I also came in first masters female, but they gave me the Third Overall plaque rather than the First Place Masters—no prize monies either way, so I’m totally fine with not being called out on my old age.
Kudos to fellow White Rock Running Co-op member Brent Woodle who came first place overall.
The Trinity Levee course was great. A few rough patches, and it starts out on the Margaret Hunt Hill bridge, but it turned out to be net downhill because the finish line was under the levee. (I wish I had known this when I started; I held back a bit, thinking I would face an uphill on the last mile).
As it always is with races of two distances, the problems happen when 5k-ers merge with 10k-ers. As I turned the last corner, as I dropped my speed to a 6:15 pace, I found myself behind three side-by-side-by-side 5k runners with no way to pass.
I hollered as I approached their heels, “Please let me pass!” And I swear I said yelled “Please.” Not one of them heard or acknowledged me, I assume because they all were wearing headphones. So I wound up slowing down and eventually passing in the muddy area aside the trail.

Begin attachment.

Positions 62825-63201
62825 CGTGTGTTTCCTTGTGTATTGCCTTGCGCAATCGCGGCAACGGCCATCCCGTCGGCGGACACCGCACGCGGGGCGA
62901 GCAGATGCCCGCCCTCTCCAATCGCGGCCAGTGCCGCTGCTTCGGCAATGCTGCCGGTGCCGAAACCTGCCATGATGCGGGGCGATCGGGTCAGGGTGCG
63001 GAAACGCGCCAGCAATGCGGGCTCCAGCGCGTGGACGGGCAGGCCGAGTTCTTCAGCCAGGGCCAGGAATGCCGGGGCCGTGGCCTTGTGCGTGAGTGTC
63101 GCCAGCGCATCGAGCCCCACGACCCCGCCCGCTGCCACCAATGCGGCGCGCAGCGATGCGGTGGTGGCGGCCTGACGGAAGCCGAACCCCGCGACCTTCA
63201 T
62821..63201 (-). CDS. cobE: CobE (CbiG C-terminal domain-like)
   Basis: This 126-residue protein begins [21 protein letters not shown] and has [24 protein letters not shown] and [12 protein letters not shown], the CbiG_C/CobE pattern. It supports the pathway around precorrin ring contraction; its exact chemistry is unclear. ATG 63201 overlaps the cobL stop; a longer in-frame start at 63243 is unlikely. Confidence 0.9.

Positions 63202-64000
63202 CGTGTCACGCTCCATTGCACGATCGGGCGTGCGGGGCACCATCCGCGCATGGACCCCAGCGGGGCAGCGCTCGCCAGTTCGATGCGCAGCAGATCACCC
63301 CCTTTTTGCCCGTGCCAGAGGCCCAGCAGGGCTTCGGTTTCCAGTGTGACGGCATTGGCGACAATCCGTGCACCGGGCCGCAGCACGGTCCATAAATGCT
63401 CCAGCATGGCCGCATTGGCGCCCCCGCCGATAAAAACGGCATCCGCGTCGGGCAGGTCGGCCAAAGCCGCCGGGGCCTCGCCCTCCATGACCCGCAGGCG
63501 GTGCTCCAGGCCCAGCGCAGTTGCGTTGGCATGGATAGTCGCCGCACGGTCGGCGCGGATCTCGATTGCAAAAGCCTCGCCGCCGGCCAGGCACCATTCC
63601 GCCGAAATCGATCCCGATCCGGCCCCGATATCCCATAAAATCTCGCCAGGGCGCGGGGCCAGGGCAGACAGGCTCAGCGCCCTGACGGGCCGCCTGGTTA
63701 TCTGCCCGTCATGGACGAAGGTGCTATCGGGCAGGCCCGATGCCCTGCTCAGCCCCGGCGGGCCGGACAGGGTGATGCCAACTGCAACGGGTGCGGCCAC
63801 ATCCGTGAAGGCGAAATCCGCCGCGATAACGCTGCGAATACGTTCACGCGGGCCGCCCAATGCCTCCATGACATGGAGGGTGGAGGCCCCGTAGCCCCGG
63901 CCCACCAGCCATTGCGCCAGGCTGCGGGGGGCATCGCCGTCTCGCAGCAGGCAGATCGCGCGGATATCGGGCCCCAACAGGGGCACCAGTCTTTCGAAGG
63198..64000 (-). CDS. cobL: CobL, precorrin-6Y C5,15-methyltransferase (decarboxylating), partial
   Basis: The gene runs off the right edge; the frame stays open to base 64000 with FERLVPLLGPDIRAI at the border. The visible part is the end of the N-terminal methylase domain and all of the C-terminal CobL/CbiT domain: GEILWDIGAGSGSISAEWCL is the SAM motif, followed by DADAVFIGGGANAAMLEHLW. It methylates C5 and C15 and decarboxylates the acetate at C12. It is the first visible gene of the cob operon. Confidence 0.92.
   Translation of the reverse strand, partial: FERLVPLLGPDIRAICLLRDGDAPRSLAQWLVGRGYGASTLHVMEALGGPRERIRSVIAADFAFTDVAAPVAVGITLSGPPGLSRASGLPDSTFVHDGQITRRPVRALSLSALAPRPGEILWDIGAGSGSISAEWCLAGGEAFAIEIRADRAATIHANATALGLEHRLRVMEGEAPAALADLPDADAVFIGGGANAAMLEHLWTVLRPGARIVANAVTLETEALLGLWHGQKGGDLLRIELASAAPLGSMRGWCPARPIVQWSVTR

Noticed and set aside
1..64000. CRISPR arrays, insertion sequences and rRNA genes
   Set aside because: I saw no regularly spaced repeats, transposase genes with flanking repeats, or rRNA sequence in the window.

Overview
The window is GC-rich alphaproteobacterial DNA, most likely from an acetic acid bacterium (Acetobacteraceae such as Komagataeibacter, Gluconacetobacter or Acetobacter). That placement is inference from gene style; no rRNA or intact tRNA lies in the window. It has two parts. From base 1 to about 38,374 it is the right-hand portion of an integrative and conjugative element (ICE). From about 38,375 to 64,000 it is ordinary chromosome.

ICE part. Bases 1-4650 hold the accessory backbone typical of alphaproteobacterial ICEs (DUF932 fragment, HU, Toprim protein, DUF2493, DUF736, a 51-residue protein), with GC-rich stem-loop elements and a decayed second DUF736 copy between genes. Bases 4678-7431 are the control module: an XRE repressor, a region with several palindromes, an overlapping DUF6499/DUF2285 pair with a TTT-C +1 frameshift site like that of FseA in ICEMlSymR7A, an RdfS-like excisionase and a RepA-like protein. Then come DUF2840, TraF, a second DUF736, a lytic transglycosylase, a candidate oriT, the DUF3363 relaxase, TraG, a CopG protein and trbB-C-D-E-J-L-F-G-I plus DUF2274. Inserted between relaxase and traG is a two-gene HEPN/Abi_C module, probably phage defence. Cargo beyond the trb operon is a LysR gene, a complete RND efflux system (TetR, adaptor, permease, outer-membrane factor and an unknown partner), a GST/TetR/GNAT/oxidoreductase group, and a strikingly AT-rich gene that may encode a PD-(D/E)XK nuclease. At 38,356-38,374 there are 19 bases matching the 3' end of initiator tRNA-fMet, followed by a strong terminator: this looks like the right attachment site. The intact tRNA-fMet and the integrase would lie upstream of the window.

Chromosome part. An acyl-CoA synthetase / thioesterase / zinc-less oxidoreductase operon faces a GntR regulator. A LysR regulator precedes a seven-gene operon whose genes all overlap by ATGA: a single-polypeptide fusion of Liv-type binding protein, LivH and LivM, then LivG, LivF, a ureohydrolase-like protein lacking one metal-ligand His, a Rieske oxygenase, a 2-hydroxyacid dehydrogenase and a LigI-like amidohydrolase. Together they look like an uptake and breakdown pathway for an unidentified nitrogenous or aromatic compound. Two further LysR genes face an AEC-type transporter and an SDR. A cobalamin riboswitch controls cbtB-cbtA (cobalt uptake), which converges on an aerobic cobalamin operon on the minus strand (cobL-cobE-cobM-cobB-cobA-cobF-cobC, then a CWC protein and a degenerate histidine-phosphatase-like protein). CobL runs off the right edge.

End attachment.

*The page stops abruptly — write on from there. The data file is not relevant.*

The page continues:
Remember that ONE SECOND? Still, I have no one to blame but myself. I could and should have had more than that one second cushion. Hindsights: Maybe I should have started at the front. I lined up about 10-12 deep at the starting line, which also was a mistake that cost me seconds.
Dozens of slower runners toed the line right UP FRONT of this very crowded field. How people do not intuitively know that this is wrong, I will never figure out. At least no strollers or dogs were in my way.
Now that I seem to be somewhat back in fighting shape, I plan to hone in on the 10k training. I’m doing speedwork about two times a week. I’ll start posting the training schedule here on the blog again. I don’t know if anyone reads it, but it helps me to have everything posted here anyway.
I hope to improve on this time at the upcoming Celebration White Rock 10k, March 24. (Full disclosure: I have a free entry via my magazine, East Dallas Advocate.)
My 10k PR is 40:43. My goal is to beat that. My pie in the sky is to break 40, but the cool weather is waning and so are my chances of doing that this season.
Note: As with my Boston Marathon write-up and most everything I write for this blog, it took me about a month to get this done. See, when I go out of town for something like a race, I return to a shit-ton of work and do not have time to write recreationally. Also, it is long. I want to not only document my experience for personal use, but also to provide useful information to readers anticipating this race in the future. Anyway, enough bla bla bla. Here’s the Hood to Coast report: